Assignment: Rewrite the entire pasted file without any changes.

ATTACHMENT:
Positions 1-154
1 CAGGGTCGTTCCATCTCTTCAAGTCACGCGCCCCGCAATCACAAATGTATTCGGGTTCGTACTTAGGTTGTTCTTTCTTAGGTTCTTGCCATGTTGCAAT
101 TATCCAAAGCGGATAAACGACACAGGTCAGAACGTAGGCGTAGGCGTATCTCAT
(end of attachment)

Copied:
Positions 1-154
1 CAGGGTCGTTCCATCTCTTCAAGTCACGCGCCCCGCAATCACAAATGTATTCGGGTTCGTACTTAGGTTGTTCTTTCTTAGGTTCTTGCCATGTTGCAAT
101 TATCCAAAGCGGATAAACGACACAGGTCAGAACGTAGGCGTAGGCGTATCTCAT